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From Barnes & NobleThe Barnes & Noble Review
This is an important book: an impassioned warning about the urgent threat to innovation and creativity born with the possibilities of the digital age. Lawrence Lessig's arguments are deeply felt but also infused with the scholarship necessary to support his cause -- and written in a style that will engage sophisticated as well as lay audiences.
Lessig begins by reminding us of the innovations made possible by the Internet and tantalizing us with the idea of unknown possibilities waiting in the future. But this reminder serves as a preamble to his basic contention that the Internet is in danger of being controlled in ways that will ultimately chill innovation and creativity.
Lessig's thesis, put simply (and colorfully), is that the dinosaurs are trying to stop evolution: Existing commercial interests seek to control any possible threat made to their markets by new technologies and distribution systems. Lessig carefully and convincingly prepares the reader for this argument, explaining how the Internet is an “innovation commons” -- a resource open and free to anyone -- much as public roads are common zones of transit. Along the digital "road," innovation has certainly flourished; in the past few years, we've witnessed the emergence of eBooks and peer-to-peer capability as well as the dissemination of technology that allows almost anyone to create high-quality films for relatively little money. Yet the dinosaurs (the record industry and cable companies, to name a few) threaten the expansion of possibilities, use are the courts, patent laws, copyright interpretation, or simply control of the “road” to threaten the expansive possibilities The future that awaits us could be one in which the content you are able to access is predetermined by others.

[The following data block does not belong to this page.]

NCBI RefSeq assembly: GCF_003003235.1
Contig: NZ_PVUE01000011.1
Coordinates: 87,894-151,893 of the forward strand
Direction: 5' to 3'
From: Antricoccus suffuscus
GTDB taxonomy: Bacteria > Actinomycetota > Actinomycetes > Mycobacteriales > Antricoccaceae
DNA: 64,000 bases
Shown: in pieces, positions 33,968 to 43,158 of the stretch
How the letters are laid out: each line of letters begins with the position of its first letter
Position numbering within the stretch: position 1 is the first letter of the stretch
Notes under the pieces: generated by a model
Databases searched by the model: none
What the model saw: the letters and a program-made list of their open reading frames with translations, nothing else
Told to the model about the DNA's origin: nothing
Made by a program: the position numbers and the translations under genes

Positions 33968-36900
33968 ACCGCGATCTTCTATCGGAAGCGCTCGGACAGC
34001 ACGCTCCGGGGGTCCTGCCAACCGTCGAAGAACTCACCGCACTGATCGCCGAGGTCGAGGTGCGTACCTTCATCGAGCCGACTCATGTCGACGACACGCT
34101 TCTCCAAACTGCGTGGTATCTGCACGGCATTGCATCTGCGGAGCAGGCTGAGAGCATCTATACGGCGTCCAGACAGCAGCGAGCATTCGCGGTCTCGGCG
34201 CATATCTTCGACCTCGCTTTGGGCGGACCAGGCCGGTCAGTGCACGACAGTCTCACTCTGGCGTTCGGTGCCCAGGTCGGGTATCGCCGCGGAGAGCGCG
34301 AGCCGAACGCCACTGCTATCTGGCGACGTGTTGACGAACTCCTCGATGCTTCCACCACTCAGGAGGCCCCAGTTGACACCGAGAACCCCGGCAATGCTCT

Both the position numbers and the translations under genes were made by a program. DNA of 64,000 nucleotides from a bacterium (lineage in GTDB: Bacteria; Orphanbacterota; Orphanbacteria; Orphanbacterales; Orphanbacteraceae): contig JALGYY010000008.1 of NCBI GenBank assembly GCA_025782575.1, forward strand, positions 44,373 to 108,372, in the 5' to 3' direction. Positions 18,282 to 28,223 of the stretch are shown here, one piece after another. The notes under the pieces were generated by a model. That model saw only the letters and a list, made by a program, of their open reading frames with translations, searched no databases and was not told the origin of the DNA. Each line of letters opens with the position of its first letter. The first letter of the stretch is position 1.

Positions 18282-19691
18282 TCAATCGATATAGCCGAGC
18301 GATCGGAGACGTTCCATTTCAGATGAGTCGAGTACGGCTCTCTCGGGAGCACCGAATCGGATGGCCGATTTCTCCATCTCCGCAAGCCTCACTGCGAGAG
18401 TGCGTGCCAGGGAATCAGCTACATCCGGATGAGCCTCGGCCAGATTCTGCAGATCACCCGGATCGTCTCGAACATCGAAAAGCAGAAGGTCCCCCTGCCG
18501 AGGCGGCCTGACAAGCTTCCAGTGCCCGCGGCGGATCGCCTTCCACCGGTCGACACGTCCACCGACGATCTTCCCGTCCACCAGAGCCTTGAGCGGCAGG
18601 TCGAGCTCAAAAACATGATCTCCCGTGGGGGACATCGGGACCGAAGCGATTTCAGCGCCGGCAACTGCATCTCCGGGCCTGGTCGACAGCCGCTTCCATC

Lessig argues that we have more to gain culturally and commercially by maintaining the Internet as an innovation commons.
Even if you aren’t conversant in Internet architecture, intellectual property rights, or the theories of Adam Smith, you’ll find this book compelling and relevant to your daily life. Lessig’s mastery of his subject and his accessible prose make his work a thrilling one to read. This is a rousing book, one that truly makes you wake up and reimagine the Internet -- and want to protect it. (Holly McGuire)
(Holly McGuire is a book editor and consultant based in Chicago, Illinois.)